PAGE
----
Quenching the fire of heartburn
|Changing one's diet can prevent heartburn.|
Millions of Americans experience heartburn, or acid reflux, at least once a month. According to Yahya Mohammadian, an internal medicine physician at UC Davis Medical Group in Rocklin, the term “heartburn” was coined to describe the sensation of acid burning the esophagus, which lies just behind the heart.
Gastroesophageal reflux disease (GERD), also call acid reflux, is the most common adult chronic disease in the United States.
“The esophagus, or food pipe, is the tube stretching from your throat to your stomach,” Mohammadian says. “Food you swallow travels down the esophagus into the stomach, which produces hydrochloric acid to aid in the digestion of food. The inner lining of the stomach resists corrosion by this acid because cells that line the stomach secrete a protective mucus. The lining of your esophagus does not share these resistant features, leaving it vulnerable to stomach-acid damage.”
Normally, a muscle at the bottom of your esophagus, called the lower esophageal sphincter, prevents reflux (or backing up) of acid, the UC Davis primary care physician explains. This sphincter relaxes during swallowing to allow food to pass; it then tightens to prevent flow in the opposite direction.
With GERD, however, the sphincter relaxes between swallows, allowing stomach contents and corrosive acid to well up and damage the lining of the esophagus. It occurs to some degree in all healthy persons without causing significant esophageal damage. About 10 percent of the adult population develops daily symptoms of heartburn and nearly half go on to develop tissue injury, which causes painful swallowing and bleeding, Mohammadian says.
When to see your doctor
“If you are taking antacids more than four times a week to control symptoms, it's time to see a physician,” Mohammadian recommends. “While antacids partly alleviate symptoms, they may also mask more serious problems.”
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Some people have pain from the esophagus that mirrors chest pain and looks to the entire world like heart trouble. Other people may have stomach acid that spills over and causes inflammation of the vocal cords, leading to chronic cough, changes in voice, esophageal spasm or asthma.
If you have any of the following symptoms, he says, you should share it with your doctor immediately:
- Severe chest pain or pressure, especially if it radiates to your arm, neck or back
- Vomiting followed by severe chest pain
- Vomiting blood
- Dark, tarry stools
- Difficulty swallowing solids or liquids
“Early treatment of GERD not only improves symptoms like heartburn but also may prevent serious complications.” Mohammadian says. Your primary care physician will first look for indications of a serious infection, such as blood in the stool or weight loss.
Contributing factors to acid reflux
No one knows the exact cause of gastroesophageal reflux disease. Several contributing factors weaken or relax the lower esophageal sphincter, causing reflux, including:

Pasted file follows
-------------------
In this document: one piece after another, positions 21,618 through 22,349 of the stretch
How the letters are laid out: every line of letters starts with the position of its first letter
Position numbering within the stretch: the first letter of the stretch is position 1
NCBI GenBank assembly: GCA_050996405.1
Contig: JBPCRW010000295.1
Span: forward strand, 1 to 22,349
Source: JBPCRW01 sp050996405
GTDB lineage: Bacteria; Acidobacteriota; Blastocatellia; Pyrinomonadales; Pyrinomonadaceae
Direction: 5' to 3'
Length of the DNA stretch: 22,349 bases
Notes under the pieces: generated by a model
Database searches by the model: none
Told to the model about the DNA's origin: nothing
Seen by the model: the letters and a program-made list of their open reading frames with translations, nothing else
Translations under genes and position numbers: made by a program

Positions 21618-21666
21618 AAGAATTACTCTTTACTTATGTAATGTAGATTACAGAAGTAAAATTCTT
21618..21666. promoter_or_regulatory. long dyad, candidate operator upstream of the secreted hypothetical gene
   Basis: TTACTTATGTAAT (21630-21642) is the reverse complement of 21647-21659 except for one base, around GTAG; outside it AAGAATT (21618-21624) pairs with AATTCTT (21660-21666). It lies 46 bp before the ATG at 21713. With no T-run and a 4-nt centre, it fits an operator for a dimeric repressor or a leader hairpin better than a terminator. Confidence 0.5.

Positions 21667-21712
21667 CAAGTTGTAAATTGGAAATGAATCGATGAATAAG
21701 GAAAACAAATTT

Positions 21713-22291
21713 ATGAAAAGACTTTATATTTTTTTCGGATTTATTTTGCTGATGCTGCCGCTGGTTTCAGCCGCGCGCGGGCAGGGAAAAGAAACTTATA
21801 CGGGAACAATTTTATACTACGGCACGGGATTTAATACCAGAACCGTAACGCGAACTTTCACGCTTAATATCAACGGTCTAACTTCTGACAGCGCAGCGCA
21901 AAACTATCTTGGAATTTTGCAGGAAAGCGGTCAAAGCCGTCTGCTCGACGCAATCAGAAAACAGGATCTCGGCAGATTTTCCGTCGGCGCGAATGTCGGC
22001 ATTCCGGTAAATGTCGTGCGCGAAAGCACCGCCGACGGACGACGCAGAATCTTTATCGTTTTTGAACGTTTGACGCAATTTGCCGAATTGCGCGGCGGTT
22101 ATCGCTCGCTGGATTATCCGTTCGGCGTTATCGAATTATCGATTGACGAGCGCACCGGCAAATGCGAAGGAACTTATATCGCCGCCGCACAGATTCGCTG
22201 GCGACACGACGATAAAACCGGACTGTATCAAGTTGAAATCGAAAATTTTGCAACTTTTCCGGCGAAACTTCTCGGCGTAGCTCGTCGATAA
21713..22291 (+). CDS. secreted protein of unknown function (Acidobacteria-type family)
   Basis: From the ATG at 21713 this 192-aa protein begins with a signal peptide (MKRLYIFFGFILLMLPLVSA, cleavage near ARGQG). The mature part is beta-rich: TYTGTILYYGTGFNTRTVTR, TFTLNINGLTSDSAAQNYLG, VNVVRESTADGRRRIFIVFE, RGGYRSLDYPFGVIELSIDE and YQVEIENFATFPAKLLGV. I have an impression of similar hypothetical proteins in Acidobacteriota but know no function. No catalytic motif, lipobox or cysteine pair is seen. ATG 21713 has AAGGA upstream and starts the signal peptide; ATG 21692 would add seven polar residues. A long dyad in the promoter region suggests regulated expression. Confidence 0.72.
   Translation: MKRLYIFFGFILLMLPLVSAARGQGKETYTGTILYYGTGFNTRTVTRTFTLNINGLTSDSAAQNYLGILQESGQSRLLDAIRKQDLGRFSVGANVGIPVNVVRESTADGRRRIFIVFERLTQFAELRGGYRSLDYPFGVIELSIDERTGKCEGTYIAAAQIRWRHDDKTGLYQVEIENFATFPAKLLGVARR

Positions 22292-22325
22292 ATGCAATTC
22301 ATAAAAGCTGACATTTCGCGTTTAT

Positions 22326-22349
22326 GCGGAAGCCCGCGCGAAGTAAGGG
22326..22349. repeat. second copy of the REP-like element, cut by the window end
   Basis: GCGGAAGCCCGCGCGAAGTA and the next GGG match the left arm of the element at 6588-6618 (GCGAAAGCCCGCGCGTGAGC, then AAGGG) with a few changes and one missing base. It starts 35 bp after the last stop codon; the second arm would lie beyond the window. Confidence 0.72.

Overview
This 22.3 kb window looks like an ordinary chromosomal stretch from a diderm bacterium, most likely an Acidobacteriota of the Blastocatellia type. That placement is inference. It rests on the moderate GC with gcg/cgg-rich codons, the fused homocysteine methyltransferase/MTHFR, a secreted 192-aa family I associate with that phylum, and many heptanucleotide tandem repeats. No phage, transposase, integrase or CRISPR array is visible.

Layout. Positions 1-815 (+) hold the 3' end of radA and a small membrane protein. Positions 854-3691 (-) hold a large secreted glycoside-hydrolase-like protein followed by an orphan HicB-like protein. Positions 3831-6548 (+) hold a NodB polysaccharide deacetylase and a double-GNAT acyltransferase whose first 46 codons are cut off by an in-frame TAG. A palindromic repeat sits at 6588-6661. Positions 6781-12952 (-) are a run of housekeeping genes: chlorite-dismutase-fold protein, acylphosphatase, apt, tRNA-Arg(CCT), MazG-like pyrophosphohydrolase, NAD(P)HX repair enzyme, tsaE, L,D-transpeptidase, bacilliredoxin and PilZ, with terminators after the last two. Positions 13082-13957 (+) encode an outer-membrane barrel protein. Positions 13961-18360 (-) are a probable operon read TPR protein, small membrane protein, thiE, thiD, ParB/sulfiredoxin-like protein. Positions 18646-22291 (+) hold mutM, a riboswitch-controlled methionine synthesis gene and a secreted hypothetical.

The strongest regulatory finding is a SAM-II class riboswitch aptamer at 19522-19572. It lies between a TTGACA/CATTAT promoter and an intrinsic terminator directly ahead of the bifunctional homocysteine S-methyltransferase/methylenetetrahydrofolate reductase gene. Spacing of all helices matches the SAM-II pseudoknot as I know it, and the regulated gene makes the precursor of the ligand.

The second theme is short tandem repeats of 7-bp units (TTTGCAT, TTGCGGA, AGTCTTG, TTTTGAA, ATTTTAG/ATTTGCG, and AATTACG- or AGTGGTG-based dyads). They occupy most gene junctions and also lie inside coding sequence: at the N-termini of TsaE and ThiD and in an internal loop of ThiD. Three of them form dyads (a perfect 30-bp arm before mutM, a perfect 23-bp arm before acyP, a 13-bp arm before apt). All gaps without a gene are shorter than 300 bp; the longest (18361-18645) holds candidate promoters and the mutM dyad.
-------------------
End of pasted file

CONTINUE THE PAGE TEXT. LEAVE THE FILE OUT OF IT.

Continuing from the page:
Lifestyle — Use of alcohol or cigarettes, obesity or poor posture, such as slouching.
Medications — Calcium channel blockers, theophylline (Tedral, Hydrophed, Marax, Bronchial, Quibron), nitrates and antihistamines.
Diet — Fatty and fried foods; chocolate; garlic and onions; drinks with caffeine; acidic foods, such as citrus fruits and tomatoes; spicy foods; and mint flavorings.
Eating habits — Eating large meals or eating soon before bedtime.
Other medical conditions — Hiatal hernia, pregnancy, diabetes and rapid weight gain.
If no infection is detected, your doctor may suggest lifestyle changes and medication. Since weight gain, smoking and alcohol have all been implicated in the development of gastrosophageal reflux disease, the physician may recommend losing weight, quitting smoking and avoiding alcohol. The physician may also suggest elevating the bed slightly because exposure to esophageal acid can be reduced through gravity, and the physician may suggest eating smaller meals and avoiding spicy and fatty foods.
Pharmacological treatment involves the use of H2 antagonists, such as Tagamet, Zantac, Pepcid or Axid, which suppress acid secretion, and some familiar brand-name antacids, such as Gaviscon, Maalox, Mylanta, Tums or Propulsid, which promote stomach emptying, acid clearing in the esophagus and muscle tightening. In stubborn cases, physicians may prescribe stronger acting proton-pump inhibitors like Prilosec or Pravacid, which virtually shut off acid, or medications like Sucralfate (Carafate), which coats mucous membranes and sores to provide an additional protective barrier against stomach acid.
“If I suspect a more serious problem, I refer my patient to a gastroenterologist,” he says. The specialist might perform a barium swallow test to detect a stricture in the esophagus or an endoscopy to detect signs of inflammation or Barrett's esophagus, which is a predisposing condition of cancer of the esophagus. Another diagnostic tool, a probe, may be used to test of the stomach's acid pH.
Only in rare cases is surgery necessary. Today, gastrointestinal surgeons are able to perform a fundoplication laparoscopically. During the operation, surgeons wrap part of the stomach around the esophagus, re-establishing a muscular barrier to prevent reflux. The entire operation is performed through tiny incisions made in the abdominal wall.